This weekend in the ’62 Center’s Directing Studio, Clyde Engle ’15 will be putting up a production of his independent project, an original musical titled Don’t Cry for Me Banks of Wall Street. The show is certainly very unique to Engle and it yields a thoroughly entertaining production. The musical revue tracks the path of Engle’s eight weeks at an investment bank in New York City this past summer and his subsequent rejection of that lifestyle to pursue his dream of working in theater. The grand ambition of his dream is reflected well in the lavishness of his attempts to use the limiting space of the Directing Studio.
The stage is expanded and brought in and out of focus thanks to excellent light work by Kimmy Golding ’16 and choreography by Miranda Hanson ’17. The latter, in particular, does its best to create the illusion of a big Broadway production on the bare-bones stage of the ’62 Center. That mentality is, unfortunately, the place where this production falls short.
The sole piano and relatively tiny cast meant that the voices of the actors and the campiness of the script couldn’t be exaggerated and complemented in the ways that Engle probably hoped they would be. With that said, the production itself is still enjoyable and a valuable way to start off your Friday or Saturday night.
Engle’s script speaks frankly to the audience in what sometimes feels like an overplayed trope, but this device makes the informal setting of the Directing Studio blend much better with the ambitiousness of the production. The songs that he has parodied are aptly chosen, well rewritten and most importantly, instantly recognizable. Even if you’ve only seen one musical in your life, odds are pretty high that you’d recognize a a song from the musical’s score in Engle’s show. This warmth and familiarity make the brief show all the more enjoyable, complemented by the extremely talented cast of musical theatre voices highlighted by solos from Evelyn Mahon ’18, Teague Morris ’17, Madeline Seidman ’17, Carina Zox ’16 and of course, Engle.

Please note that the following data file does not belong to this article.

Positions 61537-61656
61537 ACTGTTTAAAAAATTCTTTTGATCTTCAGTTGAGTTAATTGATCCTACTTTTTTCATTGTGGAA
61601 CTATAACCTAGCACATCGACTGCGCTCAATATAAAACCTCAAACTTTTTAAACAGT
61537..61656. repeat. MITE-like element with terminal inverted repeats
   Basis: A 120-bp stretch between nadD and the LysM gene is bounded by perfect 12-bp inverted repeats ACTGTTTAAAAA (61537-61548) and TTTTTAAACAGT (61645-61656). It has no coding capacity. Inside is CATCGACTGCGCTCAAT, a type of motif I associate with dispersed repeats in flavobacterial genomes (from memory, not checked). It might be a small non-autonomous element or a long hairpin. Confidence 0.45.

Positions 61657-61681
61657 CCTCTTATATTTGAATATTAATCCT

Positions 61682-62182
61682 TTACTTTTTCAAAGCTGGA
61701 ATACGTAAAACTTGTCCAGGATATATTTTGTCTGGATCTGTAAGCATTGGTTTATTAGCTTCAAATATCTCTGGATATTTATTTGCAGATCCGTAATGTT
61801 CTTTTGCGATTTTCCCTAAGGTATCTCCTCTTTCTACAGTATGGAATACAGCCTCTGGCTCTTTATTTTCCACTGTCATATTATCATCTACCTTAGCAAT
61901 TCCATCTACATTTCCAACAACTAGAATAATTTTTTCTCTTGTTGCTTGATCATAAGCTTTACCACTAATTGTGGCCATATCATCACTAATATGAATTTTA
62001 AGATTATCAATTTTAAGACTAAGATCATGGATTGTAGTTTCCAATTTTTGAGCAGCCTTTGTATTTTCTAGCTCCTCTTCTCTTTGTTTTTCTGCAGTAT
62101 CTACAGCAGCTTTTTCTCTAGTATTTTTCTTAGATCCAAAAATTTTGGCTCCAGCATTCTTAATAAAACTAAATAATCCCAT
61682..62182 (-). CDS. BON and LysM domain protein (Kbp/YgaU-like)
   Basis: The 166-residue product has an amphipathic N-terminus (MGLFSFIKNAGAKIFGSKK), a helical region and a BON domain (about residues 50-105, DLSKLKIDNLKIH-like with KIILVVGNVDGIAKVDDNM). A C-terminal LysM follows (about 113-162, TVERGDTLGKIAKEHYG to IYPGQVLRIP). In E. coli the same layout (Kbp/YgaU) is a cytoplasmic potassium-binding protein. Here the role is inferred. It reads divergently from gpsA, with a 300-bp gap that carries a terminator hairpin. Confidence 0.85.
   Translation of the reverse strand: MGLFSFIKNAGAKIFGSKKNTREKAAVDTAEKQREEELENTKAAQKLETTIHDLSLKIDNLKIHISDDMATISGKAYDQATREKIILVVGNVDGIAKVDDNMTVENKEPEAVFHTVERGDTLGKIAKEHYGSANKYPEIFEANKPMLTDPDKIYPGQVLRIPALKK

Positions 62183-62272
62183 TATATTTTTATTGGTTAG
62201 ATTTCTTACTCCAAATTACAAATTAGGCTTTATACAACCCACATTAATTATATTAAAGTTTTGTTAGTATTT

In typical fashion from the creator of “The Clyde Show,” a short-lived variety show in the form of The Colbert Report that took place in Paresky Auditorium during the 2012-13 school year, Engle inhabits the stage for all 70 minutes of the show, an impressive feat and one that the format of the writing necessitated.
Engle doesn’t merely entertain, though. He does his best to teach us all something about the importance of pursuing our dreams, no matter how clichéd it may sometimes sound. Of course, he also uses his proverbial pulpit to espouse an anti-banking manifesto that includes perhaps more factual content than the average audience member could handle. These rants are made even more intense by the concentrated eye contact, which the stage allows Engle to make, and the instances when he ventures into the audience for a point of particular passion.
The ending is a bit of a letdown that initially seems to work against the thesis of the play, but after taking it within the broader context of the play, it becomes a more palatable ending which merely mirrors the reality of the dream that Engle describes.
With a short, tumultuous production time, it is a bit of a surprise that this independent project was able to pull itself together, but I am glad it did. While it is in no ways the most technically impressive play you will see at the College, it is certainly one of the most fun ones, bringing the levity and joy of a big Broadway musical to a small College stage, something which is not seen often around these parts. Entrance to the play is free and seats are sure to go fast, so be sure to arrive ahead of time to grab a good seat. Don’t Cry for Me Banks of Wall Street will be performed this Friday and Saturday in the Directing Studio of the ’62 Center.